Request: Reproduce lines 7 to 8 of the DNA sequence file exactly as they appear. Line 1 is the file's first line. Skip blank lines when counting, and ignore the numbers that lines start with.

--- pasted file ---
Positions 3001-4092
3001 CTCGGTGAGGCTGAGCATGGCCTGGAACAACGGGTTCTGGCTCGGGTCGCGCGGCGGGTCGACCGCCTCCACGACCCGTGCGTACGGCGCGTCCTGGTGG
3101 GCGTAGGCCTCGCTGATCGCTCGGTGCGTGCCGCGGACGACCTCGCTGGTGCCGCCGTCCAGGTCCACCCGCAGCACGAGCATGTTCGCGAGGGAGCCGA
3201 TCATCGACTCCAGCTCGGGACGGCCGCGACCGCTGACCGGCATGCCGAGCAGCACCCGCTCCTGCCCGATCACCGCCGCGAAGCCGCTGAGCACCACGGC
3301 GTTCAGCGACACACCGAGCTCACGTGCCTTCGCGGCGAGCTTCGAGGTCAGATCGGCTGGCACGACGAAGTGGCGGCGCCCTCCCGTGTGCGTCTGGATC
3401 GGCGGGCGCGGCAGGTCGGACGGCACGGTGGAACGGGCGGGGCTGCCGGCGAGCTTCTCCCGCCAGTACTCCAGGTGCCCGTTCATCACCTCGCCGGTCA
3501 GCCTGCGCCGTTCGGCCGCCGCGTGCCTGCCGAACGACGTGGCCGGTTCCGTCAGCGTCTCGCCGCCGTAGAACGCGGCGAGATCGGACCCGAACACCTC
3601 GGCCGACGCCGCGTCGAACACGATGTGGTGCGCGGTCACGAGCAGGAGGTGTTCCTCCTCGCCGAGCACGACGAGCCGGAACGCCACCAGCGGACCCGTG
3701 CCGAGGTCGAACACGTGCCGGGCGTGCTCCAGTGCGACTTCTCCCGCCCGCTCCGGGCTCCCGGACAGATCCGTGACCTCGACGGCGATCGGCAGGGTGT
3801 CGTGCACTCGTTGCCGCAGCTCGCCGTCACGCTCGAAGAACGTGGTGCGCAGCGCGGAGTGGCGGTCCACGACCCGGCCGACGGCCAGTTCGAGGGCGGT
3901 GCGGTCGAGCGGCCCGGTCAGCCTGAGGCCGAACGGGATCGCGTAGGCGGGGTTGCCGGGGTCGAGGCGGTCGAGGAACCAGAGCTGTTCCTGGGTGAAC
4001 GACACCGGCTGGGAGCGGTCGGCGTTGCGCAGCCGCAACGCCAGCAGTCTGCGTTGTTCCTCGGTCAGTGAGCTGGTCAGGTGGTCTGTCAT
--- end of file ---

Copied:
3501 GCCTGCGCCGTTCGGCCGCCGCGTGCCTGCCGAACGACGTGGCCGGTTCCGTCAGCGTCTCGCCGCCGTAGAACGCGGCGAGATCGGACCCGAACACCTC
3601 GGCCGACGCCGCGTCGAACACGATGTGGTGCGCGGTCACGAGCAGGAGGTGTTCCTCCTCGCCGAGCACGACGAGCCGGAACGCCACCAGCGGACCCGTG